A convicted bank robber has been arrested on suspicion of being behind a bank and identity fraud case involving Donald Bren that made national headlines last month.
The U.S. Attorney’s Office in Los Angeles alleges Moundir Kamil, who was dubbed the “Give Me More Bandit” for his part in a series of 2003 bank robberies, stole the identity of Bren as well as a $1.4 million federal tax refund check made out to the billionaire earlier this year.
Bren, owner and chairman of Newport Beach-based Irvine Company, is the county’s wealthiest resident at an estimated $12 billion.
Kamil is alleged to have set up a series of bank accounts under Bren’s name at the Cerritos branch of Pasadena-based East West Bank, according to a complaint filed in federal court in Los Angeles.
He’s charged with depositing Bren’s check and withdrawing nearly $1.1 million before authorities learned of the scheme.
Kamil was arraigned earlier this month in Los Angeles and charged with felony bank fraud. Bail was set at $50,000, according to court records.
The Business Journal broke the story of the crime in early August.
News of the bizarre theft went on to get national exposure as questions arose about how a 40-something suspect—who listed his occupation merely as “smoke shop” operator and looks nothing like the 78-year-old Bren—could make off with the identity and money of OC’s most prominent businessman.
The refund check Kamil allegedly stole was the result of overpayment of estimated quarterly taxes by Bren.
When and how the suspect managed to get the check wasn’t stated in the initial complaint, nor is it mentioned in the government’s updated charges for Kamil, which were filed on Sept. 13.
The U.S. Attorney’s Office in Los Angeles could not elaborate on the case.
Officials for Newport Beach-based Irvine Co. also declined to comment.
There’s no known connection between Bren and the suspect.
At the time of the complaint, the unknown suspect was referred to as FNU (for first name unknown) and LNU (for last name unknown), “A.K.A. ‘Donald Bren.’”
“Mr. Bren was the victim,” a representative of the Secret Service’s Los Angeles bureau told the Business Journal at the time.
IRS officials and bank fraud investigators also were involved in the case.
While Bren shuns publicity, the media exposure arising from the crime helped authorities in their search for a suspect.
Bank surveillance photos of the suspect first ran in the Business Journal’s story.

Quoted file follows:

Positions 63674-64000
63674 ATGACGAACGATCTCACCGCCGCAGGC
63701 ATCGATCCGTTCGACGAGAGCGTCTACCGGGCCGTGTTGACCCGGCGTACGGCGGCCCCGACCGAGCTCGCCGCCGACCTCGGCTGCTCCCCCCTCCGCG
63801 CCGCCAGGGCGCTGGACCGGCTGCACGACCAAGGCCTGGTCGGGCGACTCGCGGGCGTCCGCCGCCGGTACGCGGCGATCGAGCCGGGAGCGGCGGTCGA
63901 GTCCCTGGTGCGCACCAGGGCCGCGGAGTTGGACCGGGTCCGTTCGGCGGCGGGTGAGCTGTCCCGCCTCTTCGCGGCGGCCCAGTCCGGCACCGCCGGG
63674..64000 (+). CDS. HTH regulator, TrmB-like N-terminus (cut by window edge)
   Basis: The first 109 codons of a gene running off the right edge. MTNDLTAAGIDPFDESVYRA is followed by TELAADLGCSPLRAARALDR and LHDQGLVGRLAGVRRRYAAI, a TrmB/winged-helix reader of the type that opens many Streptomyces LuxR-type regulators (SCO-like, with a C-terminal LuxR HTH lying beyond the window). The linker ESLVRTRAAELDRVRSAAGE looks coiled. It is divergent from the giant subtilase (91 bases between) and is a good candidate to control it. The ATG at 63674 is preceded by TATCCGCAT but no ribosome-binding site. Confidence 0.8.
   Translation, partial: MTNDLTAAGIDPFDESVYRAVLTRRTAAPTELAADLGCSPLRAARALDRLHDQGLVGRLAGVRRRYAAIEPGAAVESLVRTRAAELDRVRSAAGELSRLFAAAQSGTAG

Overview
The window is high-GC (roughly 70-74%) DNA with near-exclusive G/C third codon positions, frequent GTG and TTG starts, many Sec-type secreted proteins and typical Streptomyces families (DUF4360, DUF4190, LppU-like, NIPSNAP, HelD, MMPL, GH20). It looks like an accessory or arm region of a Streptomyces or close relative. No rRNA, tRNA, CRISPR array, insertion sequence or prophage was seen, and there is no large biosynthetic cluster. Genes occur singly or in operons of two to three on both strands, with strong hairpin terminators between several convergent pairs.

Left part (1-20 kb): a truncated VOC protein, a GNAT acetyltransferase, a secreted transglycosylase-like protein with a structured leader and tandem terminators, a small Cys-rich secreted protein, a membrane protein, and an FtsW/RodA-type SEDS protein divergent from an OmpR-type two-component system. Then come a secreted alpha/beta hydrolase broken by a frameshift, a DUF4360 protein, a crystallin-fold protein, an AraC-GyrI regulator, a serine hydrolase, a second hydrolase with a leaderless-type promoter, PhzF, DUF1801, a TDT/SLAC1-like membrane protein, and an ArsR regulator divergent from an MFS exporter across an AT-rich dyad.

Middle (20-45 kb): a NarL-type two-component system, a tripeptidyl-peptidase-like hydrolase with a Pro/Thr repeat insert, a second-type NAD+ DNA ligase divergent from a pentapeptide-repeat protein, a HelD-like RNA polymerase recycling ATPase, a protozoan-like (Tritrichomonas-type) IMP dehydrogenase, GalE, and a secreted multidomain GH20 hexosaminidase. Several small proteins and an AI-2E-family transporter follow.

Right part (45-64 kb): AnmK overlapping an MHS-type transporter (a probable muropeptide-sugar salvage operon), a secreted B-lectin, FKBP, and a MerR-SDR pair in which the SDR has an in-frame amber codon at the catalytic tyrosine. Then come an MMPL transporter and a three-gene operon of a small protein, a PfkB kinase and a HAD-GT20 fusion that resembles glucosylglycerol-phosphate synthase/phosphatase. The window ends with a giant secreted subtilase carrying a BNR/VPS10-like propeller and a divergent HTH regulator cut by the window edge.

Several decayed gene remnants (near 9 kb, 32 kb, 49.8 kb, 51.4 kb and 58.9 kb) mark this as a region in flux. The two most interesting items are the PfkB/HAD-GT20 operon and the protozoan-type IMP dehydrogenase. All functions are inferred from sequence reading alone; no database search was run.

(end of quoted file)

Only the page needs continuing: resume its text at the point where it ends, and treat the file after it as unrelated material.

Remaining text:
They subsequently were shown by a number of other area and national media outlets, including the Los Angeles Times and Orange County Register, as well as in local news shows.
A few days after the news broke, a jail guard in Santa Ana called federal authorities saying he recognized pictures of Kamil “as being his former ward,” Secret Service agents said in a court filing.
Pictures from Kamil’s driver’s license matched the surveillance photos, according to agents. He was arrested and indicted shortly after.
The suspect was born in 1969 and lives in Fountain Valley, according to court records. He counts a history of local bank crimes but never got away with close to the haul he’s alleged to have walked off with in the Bren case.
Kamil was arrested in late 2003 and tied to nine local bank robberies, most of them during a spree occurring that year targeting OC and Los Angeles banks.
A total of $32,634 was reported stolen in the robberies, which included thefts at Bank of America branches in Corona del Mar and elsewhere in Newport Beach and a Wells Fargo in Costa Mesa, among other locations.
Investigators dubbed the bank robber the “Give Me More Bandit.”
Kamil reportedly demanded more money from tellers than he initially got, according to reports at the time of his arrest.
The man threatened tellers with a weapon but never showed one, according to police reports. As in the Bren case, the release of surveillance pictures helped identify Kamil as the suspect in the 2003 robberies, police said at the time.
According to court records, Kamil pled guilty to six counts of bank robbery as part of a 2006 judgment and commitment order. He was sentenced to 30 months of prison time, most of it served prior to the 2006 judgment, and three years of supervised release.
His probation ended in June 2009, according to court records.